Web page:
Food & DrinkFood Features

Jimmy Pearls Plots Next Move While Staying True to Its Roots

A chat with co-founder Daryl Cooper

Oscar Johnson (left) and Daryl Cooper of Jimmy Pearls (Photo courtesy of Jimmy Pearls)

From time immemorial, cooking has served as a way for people to tell stories of their culture, their history, and their roots, baring their honest souls to loved ones, community members or patrons. 

This sentiment acts as the foundation upon which Jimmy Pearls was built, and co-founder Daryl Cooper believes it plays an integral role in the success his establishment has seen as of late.  

On Jan. 24, Jimmy Pearls became the only Charlotte establishment to be nominated for the coveted 2024 James Beard Awards, with Cooper and fellow co-founder Oscar Johnson named as semifinalists in the Best Chef: Southeast category. 

According to Cooper, it’s been about authenticity from day one. 

“Being recognized amongst some of the most dopest chefs in the nation lets me know that staying true to my roots will get me further in life than anything else,” he told Queen City Nerve following the nomination. 

Billed as “a Virginia Soul Spot in Charlotte,” Cooper and Johnson launched Jimmy Pearls to pay homage to the history of Black food in the Commonwealth they both once called home.

A spread of fish camp food and charcuterie items from Jimmy Pearls
A spread from Jimmy Pearls. (Photo courtesy of Jimmy Pearls)

Their “culturally dense” menu includes corn fritters, gizzards, Ma Duke’s Fish Plate, Poke Chop Sammich, and Curry Roti. They’ve also built a reputation for their oysters, served a number of ways at pop-ups throughout the city. 

Having opened inside The Market at 7th Street in 2020, Cooper and Johnson transitioned to a food truck during the pandemic, then returned to 7th Street in 2022. The pair’s plan was to vacate their current location at the end of January while they search for a new brick-and-mortar location, but while they continue in that process, Jimmy Pearls continues to operate at The Market under scaled back hours.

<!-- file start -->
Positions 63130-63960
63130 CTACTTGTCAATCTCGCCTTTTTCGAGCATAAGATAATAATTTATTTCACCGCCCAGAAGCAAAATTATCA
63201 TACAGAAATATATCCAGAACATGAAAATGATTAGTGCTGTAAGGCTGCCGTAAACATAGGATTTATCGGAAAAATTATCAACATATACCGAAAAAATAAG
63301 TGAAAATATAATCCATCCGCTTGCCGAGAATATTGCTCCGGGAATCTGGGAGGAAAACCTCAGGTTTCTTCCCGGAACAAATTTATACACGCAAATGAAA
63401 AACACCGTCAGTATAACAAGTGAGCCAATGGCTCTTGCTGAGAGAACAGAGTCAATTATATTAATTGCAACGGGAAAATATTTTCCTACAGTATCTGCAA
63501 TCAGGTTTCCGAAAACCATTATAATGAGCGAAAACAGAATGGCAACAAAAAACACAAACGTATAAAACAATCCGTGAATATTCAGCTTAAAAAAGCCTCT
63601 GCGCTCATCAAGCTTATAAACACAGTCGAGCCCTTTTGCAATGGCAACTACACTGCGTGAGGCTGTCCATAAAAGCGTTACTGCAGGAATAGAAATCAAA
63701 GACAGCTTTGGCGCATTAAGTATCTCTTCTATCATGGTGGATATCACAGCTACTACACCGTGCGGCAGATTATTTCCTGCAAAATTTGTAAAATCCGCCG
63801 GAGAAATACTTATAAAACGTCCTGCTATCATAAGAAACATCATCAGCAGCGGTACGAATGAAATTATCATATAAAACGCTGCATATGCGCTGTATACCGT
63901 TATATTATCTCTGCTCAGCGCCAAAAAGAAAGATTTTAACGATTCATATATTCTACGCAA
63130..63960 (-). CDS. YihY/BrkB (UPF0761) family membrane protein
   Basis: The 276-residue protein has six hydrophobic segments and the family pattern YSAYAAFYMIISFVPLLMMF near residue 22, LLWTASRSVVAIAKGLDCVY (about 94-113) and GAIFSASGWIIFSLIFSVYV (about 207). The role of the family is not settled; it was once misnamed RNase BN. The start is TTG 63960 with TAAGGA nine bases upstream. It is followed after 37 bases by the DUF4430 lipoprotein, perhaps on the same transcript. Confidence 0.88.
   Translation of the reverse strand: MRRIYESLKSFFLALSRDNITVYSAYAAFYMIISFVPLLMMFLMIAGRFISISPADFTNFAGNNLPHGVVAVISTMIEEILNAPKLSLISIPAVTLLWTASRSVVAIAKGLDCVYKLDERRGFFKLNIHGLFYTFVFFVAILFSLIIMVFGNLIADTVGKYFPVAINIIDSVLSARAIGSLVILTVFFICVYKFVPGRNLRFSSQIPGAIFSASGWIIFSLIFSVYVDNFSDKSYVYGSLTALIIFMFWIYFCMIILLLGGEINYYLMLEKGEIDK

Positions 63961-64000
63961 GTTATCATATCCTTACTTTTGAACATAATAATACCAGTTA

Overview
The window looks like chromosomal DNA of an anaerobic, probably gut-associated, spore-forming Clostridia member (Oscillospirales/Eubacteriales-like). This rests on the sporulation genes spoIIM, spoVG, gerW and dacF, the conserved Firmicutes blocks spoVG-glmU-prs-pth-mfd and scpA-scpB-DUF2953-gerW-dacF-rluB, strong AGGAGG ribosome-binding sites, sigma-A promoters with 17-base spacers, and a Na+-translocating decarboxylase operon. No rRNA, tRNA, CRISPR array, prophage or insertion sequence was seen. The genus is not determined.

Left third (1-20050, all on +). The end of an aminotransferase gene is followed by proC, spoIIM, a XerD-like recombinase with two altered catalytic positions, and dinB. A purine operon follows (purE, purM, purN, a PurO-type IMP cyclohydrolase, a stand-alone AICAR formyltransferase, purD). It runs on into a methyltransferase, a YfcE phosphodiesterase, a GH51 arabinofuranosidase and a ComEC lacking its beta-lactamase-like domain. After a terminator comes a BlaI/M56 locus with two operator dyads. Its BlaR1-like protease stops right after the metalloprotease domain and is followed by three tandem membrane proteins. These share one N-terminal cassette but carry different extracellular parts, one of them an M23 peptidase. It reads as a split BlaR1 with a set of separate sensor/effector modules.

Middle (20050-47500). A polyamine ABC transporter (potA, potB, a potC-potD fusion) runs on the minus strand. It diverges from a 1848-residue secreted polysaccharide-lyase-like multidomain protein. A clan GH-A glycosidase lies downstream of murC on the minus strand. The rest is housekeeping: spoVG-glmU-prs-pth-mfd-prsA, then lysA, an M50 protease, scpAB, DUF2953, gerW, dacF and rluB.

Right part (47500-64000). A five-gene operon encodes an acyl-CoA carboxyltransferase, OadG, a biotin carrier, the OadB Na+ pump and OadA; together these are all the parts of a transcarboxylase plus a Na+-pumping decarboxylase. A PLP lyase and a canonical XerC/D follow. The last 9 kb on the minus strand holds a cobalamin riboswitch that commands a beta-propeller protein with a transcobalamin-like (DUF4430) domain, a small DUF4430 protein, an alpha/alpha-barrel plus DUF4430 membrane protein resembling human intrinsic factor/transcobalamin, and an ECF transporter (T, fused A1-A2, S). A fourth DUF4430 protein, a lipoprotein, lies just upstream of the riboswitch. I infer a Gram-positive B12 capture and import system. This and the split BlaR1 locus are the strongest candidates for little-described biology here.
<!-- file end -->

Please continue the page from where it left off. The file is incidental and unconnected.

Learn more: 7th Street Public Market Deserves Your Support

James Beard finalists will be announced April 3 with winners named at a ceremony in Chicago on June 10. Until then, Johnson and Cooper will continue to ride the wave.

“This nomination has brought in more business over the past few weeks,” Cooper explained. “Before we were pretty slow. Heck, we were just about to move out of the market until we found out about the nomination. After that, we had no choice but to stay because we needed a place to showcase our food.”

Pig farms and pop-ups

In the meantime, the team has been traveling around the city holding pop-ups and participating in festivals. They’ll be at the Charleston Wine + Food Festival from March 6-10, and have been taking part in pop-ups and beer dinners throughout the Charlotte area at spots like Resident Culture Brewing Co. and Free Range Brewing.  

The pair are proudly meticulous about how they want to pursue their new establishment, so the pop-ups serve as a test market for any questions they might have, said Cooper.